From the record it is apparent that the trial court did not act in an arbitrary manner in denying the motion for continuance. The defense counsel claimed he needed a continuance to locate several alibi witnesses with which to combat the "surprise" testimony of Carol Jewett. The trial court at this time advised defense counsel to subpoena the witnesses. Later, when the written motion for continuance was argued, the trial court denied the motion because counsel failed to subpoena the witnesses. Moreover, since there were other witnesses that testified to the same alibi, the effect of the missing witnesses' testimony would only be cumulative. The trial court's denial of the motion for continuance was not error.

The trial court held a hearing in compliance with State v. Dessureault, 104 Ariz. 380, 453 P.2d 951 (1969), cert. denied, 397 U.S. 965, 90 S. Ct. 1000, 25 L. Ed. 2d 257 (1970), in the absence of the jury to determine whether the out-of-court photo identification and line-up were unduly suggestive and whether the proposed in-court identification was thereby tainted. The trial court based its denial of the motion to suppress on the sole testimony of Officer Toms.

After studying the record of this case, we do not believe the showing of eight photographs violated the defendant's right to due process. Officer Toms testified that the prosecutrix first described her attacker before she looked at the photographs. He further said that after the first time through the victim selected only two photographs, one of which was the defendant.

We feel that the foregoing facts demonstrate that the prosecution proved by clear and convincing evidence that the photo identification was not impermissibly suggestive and thereby could not taint the in-court identification by the victim. See State v. Murray, 106 Ariz. 150, 154, 472 P.2d 19, 23 (1970); State v. Dessureault, supra, 104 Ariz. at 384, 453 P.2d at 955. As a result, the victim's testimony at the Dessureault hearing was not necessary under the circumstances.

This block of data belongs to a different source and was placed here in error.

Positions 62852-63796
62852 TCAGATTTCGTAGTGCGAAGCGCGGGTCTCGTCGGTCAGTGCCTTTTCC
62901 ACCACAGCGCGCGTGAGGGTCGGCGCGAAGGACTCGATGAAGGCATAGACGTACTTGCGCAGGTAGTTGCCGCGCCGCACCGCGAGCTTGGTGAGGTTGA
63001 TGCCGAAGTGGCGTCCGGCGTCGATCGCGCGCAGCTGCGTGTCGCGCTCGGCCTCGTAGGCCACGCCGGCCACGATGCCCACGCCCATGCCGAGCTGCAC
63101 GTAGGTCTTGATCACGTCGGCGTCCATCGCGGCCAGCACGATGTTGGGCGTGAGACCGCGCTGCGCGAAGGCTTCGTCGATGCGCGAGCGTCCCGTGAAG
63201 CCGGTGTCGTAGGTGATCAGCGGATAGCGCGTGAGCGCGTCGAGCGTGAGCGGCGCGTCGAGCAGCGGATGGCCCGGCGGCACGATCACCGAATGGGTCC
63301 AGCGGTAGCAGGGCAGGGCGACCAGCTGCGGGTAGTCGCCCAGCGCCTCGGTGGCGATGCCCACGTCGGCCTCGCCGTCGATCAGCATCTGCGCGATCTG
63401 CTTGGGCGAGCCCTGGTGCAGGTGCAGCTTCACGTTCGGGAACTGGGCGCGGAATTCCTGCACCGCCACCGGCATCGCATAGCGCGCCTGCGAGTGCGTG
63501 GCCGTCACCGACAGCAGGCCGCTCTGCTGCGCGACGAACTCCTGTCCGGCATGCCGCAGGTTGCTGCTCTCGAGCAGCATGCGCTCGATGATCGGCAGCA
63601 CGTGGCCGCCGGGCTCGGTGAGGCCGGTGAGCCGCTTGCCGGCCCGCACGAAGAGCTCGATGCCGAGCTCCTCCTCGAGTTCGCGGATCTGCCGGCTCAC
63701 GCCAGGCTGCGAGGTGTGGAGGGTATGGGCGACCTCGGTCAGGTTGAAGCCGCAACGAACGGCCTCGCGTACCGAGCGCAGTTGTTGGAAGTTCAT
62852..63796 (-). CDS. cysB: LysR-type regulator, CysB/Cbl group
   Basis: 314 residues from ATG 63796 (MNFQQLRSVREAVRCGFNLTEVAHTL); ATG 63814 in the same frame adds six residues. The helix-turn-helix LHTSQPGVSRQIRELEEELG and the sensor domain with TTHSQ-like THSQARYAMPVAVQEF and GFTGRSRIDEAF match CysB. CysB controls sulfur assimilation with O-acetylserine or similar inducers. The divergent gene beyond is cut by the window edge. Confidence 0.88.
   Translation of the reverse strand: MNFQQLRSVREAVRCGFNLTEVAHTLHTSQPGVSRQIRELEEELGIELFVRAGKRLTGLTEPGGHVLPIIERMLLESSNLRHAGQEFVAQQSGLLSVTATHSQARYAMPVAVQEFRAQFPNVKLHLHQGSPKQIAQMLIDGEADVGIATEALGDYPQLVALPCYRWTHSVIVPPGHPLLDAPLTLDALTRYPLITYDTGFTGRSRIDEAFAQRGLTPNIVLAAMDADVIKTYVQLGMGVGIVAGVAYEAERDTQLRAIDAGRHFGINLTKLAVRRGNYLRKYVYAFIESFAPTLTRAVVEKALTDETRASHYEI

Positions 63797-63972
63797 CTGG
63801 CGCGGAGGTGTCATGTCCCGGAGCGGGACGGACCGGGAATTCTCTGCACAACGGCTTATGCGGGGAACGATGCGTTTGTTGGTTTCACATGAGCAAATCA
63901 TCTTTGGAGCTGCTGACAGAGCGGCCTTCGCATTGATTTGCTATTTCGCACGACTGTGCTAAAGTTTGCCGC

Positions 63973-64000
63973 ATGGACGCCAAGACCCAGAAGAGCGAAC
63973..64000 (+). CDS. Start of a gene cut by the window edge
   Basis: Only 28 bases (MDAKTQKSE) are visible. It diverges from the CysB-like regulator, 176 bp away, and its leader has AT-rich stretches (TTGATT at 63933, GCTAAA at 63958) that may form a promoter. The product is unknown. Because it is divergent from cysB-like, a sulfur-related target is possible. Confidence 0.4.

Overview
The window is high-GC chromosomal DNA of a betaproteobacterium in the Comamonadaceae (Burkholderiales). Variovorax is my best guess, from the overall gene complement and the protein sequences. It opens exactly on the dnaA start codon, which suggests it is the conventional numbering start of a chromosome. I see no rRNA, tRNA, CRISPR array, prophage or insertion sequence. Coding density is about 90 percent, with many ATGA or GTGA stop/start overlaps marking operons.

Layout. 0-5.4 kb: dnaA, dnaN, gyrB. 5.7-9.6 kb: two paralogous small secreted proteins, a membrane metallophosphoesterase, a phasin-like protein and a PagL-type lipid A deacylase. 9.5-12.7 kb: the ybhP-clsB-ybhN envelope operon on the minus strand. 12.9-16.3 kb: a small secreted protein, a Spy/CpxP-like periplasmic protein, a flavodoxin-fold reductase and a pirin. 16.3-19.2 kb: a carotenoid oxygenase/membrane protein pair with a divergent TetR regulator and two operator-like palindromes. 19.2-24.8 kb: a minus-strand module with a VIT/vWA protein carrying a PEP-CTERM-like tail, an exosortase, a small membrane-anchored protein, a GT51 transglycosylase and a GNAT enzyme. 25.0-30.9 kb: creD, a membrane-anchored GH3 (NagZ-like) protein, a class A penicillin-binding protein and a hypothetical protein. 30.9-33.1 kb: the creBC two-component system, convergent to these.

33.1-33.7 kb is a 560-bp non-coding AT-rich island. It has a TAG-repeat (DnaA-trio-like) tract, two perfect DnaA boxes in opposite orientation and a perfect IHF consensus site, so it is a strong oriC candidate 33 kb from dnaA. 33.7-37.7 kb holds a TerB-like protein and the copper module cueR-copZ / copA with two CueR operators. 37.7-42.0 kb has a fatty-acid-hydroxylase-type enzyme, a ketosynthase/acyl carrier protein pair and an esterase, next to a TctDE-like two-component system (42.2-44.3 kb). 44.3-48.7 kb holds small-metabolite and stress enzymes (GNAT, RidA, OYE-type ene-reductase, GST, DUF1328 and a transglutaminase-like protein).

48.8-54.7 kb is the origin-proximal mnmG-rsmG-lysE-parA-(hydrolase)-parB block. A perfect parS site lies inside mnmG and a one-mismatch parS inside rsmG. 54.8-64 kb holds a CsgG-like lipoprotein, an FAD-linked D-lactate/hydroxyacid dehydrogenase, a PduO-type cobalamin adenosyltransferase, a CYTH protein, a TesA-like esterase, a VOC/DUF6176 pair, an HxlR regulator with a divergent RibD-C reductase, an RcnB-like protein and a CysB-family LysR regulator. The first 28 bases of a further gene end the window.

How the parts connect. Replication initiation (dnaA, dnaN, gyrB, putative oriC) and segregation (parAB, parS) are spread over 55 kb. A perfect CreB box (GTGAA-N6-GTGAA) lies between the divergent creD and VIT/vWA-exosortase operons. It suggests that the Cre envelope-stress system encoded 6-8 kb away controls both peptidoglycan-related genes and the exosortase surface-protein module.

During the Dessureault hearing, Officer Toms further testified about the procedures employed during the pre-information line-up. His testimony was corroborated by the victim's testimony at trial.

As a general rule, the trial court's determination will not be disturbed on appeal unless there is clear and manifest error. State v. Murray, supra, 106 Ariz. at 154, 472 P.2d at 23; State v. Darby, 105 Ariz. 115, 117, 460 P.2d 9, 11 (1969).

A review of the record indicates that there was no clear and manifest error. The testimony of Officer Toms showed that the line-up procedure was designed to avoid any influence by the other witness' identification. The line-up was held in a large room and each girl was kept out of earshot from the other.

Therefore, under the circumstances of this case, we find no error in the absence of testimony by the victim.

Judgment affirmed.

STRUCKMEYER, J., and UDALL, Retired Justice, concur.

Note: Pursuant to the authority contained in Article VI, § 20 of the Arizona Constitution, Retired Justice JESSE A. UDALL was assigned to serve in the Supreme Court of Arizona to assist in the disposition of this matter.